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A bit of rate relief for students

A graduation cap with money symbolizes student loans

TEXT OF INTERVIEW

Bob Moon: It's been a challenge finding much good news about student loans lately. More than 100 private providers pulled out of the student loan market this year and now Uncle Sam is coming to the rescue with a beefed up program for federally subsidized loans.

In fact, college could become more affordable for 5.5 million students expected to apply for those loans this year.

Tess Vigeland is the host of our weekend personal finance program Marketplace Money and she's here with the good news: Interest rates on many of those loans are set to fall, starting tomorrow.

Hey, Tess.

Tess Vigeland: Hey Bob.

Moon: So what exactly happens tomorrow?

Vigeland: Well, you know, July 1 is a really big day each year in the student loan world. Interest rates change, as do some of the other terms of various student loans. This year, it's an even bigger day because since last year, we've seen interest rates drop significantly -- as you know, the Fed has been cutting and cutting and cutting -- so if you're looking to get a new loan -- say you're heading off to school in the fall -- your fixed rate on a Stafford is going to be lower than last year's freshmen got. If you're looking to do some loan consolidation, it's also a good time to lock in a lower rate. And Bob, some two-thirds of undergrads from four-year colleges leave school with this kind of debt. As of 2004, the average bill they left with: More than $19,000. So anything you can do pare that back is a good thing.

Moon: OK, give me the good news. What kind of rates are we talking about?

Vigeland: Well, as you know, the student loan world is populated with all kinds of options, from federally subsidized programs to private lending. A couple of the key factors here are that the fixed interest rate for new subsidized Stafford loans will go from 6.8 percent to 6 percent. That's a pretty decent drop. That benefits, again, new borrowers. If you've already got Staffords and you're currently in a loan with a variable rate and that is anyone who borrowed before July 1, 2006, the variable rate will drop to 4.21 percent. You know what it's at now? 7.22.

Moon: OK, but when I hear "variable rate," the hair stands up on the back of my neck here. Does that mean if rates start going up that you could end up paying more?

Vigeland: No. That's another change here that really benefits the student. If you consolidate starting tomorrow under the new 4.21 percent rate, that rate is going to lock in. And here's an important point for those who are in school now or are about to graduate into their six month grace period after they graduate (so they haven't started paying yet): The new rate will be just over 3.6 percent, so it's an even bigger deal for those who are about to graduate. So again, anyone who got these loans before July 1, 2006, this is an opportunity to save quite a bit on interest.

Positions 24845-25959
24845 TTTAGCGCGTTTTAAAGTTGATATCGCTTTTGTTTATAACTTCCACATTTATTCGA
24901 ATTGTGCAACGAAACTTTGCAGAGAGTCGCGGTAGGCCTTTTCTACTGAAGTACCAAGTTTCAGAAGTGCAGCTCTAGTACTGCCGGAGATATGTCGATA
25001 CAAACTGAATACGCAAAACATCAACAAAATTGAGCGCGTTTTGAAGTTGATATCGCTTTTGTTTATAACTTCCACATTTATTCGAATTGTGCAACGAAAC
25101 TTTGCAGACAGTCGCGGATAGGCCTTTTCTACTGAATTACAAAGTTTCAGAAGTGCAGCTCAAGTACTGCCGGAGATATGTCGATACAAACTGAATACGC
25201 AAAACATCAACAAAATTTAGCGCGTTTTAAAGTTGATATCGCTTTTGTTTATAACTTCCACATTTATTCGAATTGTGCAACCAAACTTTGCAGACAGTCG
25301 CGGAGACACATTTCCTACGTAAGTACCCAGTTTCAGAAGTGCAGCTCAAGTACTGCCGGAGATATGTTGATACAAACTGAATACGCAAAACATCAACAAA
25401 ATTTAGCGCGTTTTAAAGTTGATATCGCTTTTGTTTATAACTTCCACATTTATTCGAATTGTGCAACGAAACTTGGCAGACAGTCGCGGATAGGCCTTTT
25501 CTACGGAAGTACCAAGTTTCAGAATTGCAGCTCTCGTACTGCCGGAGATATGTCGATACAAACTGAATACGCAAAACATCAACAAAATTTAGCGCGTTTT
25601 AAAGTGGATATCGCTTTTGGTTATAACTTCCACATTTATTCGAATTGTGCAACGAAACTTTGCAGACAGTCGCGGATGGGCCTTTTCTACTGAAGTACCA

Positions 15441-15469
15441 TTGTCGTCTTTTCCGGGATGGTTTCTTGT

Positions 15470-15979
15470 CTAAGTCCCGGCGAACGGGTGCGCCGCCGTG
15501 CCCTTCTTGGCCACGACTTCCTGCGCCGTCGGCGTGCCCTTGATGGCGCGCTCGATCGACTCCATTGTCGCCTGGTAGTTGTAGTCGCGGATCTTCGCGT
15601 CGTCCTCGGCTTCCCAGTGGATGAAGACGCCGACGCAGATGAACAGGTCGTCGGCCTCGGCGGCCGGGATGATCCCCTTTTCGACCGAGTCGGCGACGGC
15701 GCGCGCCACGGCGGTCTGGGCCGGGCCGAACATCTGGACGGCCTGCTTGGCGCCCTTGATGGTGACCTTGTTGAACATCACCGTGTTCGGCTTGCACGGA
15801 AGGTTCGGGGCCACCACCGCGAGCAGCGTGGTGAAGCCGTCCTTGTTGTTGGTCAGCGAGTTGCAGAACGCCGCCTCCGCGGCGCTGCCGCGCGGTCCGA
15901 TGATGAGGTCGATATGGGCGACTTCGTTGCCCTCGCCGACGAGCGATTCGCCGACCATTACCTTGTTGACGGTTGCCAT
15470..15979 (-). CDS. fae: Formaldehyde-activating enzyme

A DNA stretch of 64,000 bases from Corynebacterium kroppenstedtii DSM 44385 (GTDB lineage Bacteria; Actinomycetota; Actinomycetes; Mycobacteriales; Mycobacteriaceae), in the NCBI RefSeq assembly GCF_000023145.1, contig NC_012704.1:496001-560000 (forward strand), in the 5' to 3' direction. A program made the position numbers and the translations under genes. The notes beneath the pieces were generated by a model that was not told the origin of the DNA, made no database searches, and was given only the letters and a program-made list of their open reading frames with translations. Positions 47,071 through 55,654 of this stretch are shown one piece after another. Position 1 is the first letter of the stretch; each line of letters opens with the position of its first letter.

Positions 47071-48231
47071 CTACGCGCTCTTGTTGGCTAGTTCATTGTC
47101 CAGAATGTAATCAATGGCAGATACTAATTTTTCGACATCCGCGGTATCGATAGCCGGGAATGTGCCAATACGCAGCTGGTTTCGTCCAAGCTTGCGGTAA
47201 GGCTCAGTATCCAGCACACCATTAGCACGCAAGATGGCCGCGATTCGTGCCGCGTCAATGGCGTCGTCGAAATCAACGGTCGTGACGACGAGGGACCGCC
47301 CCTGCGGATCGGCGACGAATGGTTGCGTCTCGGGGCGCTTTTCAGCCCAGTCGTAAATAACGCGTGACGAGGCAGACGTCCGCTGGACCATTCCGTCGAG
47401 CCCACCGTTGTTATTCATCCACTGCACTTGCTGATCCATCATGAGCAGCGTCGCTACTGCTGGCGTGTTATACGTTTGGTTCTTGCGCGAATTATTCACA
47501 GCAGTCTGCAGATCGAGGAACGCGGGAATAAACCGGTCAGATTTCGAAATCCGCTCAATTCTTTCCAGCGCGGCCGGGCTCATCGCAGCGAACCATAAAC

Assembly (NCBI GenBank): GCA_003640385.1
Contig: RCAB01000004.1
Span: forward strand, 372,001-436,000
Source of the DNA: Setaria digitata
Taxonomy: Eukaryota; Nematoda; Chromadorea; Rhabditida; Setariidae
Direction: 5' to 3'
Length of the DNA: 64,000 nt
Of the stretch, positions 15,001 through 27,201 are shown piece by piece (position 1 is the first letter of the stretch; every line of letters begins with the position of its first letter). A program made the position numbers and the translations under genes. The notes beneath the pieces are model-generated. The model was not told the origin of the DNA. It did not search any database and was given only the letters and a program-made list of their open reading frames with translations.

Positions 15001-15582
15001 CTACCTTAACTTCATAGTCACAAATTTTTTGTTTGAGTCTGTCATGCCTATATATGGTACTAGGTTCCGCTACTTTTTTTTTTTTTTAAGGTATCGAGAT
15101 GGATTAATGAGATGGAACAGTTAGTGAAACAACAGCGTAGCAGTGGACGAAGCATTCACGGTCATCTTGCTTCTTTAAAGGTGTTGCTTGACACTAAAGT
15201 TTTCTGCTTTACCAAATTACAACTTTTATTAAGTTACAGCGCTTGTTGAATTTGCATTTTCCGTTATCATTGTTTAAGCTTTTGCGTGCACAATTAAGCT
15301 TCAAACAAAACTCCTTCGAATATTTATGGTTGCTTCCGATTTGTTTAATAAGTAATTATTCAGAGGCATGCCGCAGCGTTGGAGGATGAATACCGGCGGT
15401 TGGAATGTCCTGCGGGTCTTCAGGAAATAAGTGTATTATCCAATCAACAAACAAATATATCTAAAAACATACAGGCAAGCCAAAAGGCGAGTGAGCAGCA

Moon: And if you got your loan after July 1, 2006?

Vigeland: Unfortunately, you are out of luck. The rate is then fixed at 6.8 percent and there is really no reason to bother consolidating.

Moon: Now what about all those lenders who have stopped offering student loans or won't do consolidation loans anymore?

Vigeland: Yeah, you know, this credit crunch, among other things, has prompted all kinds of private banks and other lenders to say, "You know what? We are getting out of the student loan business" and that has not been good for people who want to borrow. One solution -- and again, this is just for your federal loans -- is to consolidate into the government's Direct Loan Program through the Department of Education. You won't be able to do this with your private loans; if you want to consolidate those, you will have to work with the banks, but for your government loans, there is still a government consolidation program that could save you thousands of dollars over the years.

Moon: Something to look into. Thanks, Tess. Tess Vigeland hosts our weekend personal finance program, Marketplace Money.

About the author

Tess Vigeland is the host of Marketplace Money, where she takes a deep dive into why we do what we do with our money.

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